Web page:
‘The Book of Other People’ is about character. Twenty-five or so outstanding writers have been asked by Zadie Smith to make up a fictional character. By any measure, creating character is at the heart of the fictional enterprise, and this book concentrates on writers who share a talent for making something recognizably human out of words (and, in the case of the graphic novelists, pictures).
As the description says, The Book of Other People is a collection of short stories. Compiled by Zadie Smith, the collection is tied together by her simple challenge to the writers; write a character. Sounds easy, right? Believe me, it’s not. The vaguer the brief, the more difficult it can be to write. It’s no surprise, looking at the list of authors, that the characters in this collection are all brilliantly thought out and well rounded. Smith has enlisted some of the best contemporary writers around, including David Mitchell, Nick Hornby, Miranda July, ZZ Packer and Colm Toibin.
It is undeniable that the Harry Potter series deals with social issues in many ways – they are written into the text in such a way that has shaped the way generations have and continue to view the world. Millions of young people have grown up with Harry, often looking to the Wizarding World for guidance. It is unsurprising, then, that as we and our society develop, that we both appreciate the ways the series explores social injustice and acknowledge the aspects that are unsatisfying. While the series tackles many issues in an immensely overt way, there are things that could be improved.
Hermione, for instance. In the current stage show, Harry Potter and the Cursed Child, Hermione is played by Noma Dumezweni. Many were unhappy with the idea of a black actress playing her. Others however, myself included, feel that Hermione as a black woman adds to Hermione’s story. She faces racism in the wizarding world for her ‘blood status’ – she’s a muggleborn, which is frowned on by some “purebloods” – wizards born into wizarding families. She faces immense prejudice at the hands of Draco Malfoy and other purebloods, and in the film series has a racial slur, “mudblood”, carved into her arm by Bellatrix Lestrange (Deathly Hallows, Part 1).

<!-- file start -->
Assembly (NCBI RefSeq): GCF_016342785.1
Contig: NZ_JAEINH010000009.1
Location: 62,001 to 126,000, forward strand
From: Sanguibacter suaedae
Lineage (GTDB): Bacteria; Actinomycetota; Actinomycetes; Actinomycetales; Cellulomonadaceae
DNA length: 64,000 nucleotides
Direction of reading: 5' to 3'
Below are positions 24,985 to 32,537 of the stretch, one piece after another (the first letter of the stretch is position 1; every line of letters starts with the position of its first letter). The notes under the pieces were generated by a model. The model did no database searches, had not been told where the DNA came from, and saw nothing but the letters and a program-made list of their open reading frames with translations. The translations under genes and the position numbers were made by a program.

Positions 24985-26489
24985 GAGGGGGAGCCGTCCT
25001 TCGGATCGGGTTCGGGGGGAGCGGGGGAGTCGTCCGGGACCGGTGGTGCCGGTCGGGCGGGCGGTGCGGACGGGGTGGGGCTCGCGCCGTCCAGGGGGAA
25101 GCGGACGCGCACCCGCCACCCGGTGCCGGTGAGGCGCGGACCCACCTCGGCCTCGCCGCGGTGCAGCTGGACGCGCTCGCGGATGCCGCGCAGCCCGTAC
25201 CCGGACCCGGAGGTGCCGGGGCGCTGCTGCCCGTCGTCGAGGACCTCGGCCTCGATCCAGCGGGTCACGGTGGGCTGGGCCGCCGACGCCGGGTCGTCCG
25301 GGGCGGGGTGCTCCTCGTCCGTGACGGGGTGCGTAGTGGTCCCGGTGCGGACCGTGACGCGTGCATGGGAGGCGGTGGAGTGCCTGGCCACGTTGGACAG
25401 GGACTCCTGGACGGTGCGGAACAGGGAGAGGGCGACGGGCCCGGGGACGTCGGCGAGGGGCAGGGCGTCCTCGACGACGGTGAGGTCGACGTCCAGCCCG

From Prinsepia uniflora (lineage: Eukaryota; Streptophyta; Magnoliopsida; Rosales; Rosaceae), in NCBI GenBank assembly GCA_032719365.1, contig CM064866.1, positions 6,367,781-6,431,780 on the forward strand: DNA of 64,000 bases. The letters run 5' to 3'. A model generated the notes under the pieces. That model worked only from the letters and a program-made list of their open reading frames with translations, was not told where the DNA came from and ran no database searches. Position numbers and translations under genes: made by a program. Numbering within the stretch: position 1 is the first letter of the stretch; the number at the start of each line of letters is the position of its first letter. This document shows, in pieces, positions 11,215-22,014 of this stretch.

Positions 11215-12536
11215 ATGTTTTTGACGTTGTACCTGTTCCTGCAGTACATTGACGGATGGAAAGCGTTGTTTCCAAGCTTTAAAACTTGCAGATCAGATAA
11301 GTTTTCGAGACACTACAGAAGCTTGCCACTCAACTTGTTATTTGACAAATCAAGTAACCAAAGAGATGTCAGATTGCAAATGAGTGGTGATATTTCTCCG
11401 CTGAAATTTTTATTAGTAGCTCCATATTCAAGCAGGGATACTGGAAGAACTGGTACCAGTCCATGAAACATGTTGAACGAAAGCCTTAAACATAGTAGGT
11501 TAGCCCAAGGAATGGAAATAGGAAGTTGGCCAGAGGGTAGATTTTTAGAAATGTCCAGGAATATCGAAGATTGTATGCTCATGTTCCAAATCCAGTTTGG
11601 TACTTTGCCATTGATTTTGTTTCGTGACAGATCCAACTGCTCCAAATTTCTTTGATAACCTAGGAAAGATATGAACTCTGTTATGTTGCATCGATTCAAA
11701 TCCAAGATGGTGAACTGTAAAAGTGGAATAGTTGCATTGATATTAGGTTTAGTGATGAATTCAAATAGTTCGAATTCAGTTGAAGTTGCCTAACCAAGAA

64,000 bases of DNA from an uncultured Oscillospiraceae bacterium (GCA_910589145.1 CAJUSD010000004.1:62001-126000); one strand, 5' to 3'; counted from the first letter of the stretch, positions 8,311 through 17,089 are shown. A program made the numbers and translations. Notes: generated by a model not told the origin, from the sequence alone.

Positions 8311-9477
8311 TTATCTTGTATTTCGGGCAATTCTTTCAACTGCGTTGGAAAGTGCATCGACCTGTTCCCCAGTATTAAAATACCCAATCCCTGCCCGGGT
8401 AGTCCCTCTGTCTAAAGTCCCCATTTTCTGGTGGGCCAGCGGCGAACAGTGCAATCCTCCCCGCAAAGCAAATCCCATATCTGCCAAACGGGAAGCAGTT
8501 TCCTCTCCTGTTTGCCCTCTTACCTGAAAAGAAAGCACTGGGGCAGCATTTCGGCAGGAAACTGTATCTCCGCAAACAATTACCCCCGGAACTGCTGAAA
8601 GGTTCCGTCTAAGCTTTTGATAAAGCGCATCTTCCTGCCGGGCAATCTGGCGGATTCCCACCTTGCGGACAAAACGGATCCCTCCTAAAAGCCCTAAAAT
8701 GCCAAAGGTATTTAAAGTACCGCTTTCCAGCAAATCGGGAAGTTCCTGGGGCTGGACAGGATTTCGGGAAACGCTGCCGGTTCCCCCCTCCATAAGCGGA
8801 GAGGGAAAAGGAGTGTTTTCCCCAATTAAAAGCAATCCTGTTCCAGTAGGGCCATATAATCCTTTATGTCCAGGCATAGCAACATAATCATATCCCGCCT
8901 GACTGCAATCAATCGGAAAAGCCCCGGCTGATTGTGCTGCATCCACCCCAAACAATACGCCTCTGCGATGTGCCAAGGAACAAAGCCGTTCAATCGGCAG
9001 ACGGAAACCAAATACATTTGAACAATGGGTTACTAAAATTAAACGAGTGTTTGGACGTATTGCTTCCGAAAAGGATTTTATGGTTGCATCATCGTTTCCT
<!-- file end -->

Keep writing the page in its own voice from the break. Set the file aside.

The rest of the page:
In the novels, JK Rowling doesn’t specify the colour of Hermione’s skin. While I believe that writers should limit character descriptions and leave the reader to garner their own impressions of the characters, stating that Hermione had dark skin could have strengthened the impact her struggle with racism stronger.
Another aspect I feel could have been explored was Dumbledore’s sexuality. Rowling revealed on a book tour for the last novel in the series that Dumbledore was gay. Many LGBT+ people look to the series for it’s messages of acceptance and love, and relate to struggles such as Hermione’s. A gay character further opens up the world to LGBT+ people, however Rowling chose not to write in Dumbledore’s sexuality – at least not overtly. Of course it would be difficult to publish a children’s book, particularly in the 90s and early 00s, with an openly gay character – but considering the immense success of the Potter series, I seriously doubt sales would have been that affected if she had written it into one of the later novels.
In a book series that has taught me and so many others about acceptance, love and equality it is disheartening that some things like these examples that could have easily been included were left out. At the same time, the series isn’t solely a social commentary, and manages to balance discussion of several important issues with magic, dragons, mermaids, Dark Lords and even the odd Quidditch match. We can make several real life comparisons and learn a lot from the series, even if it isn’t perfect.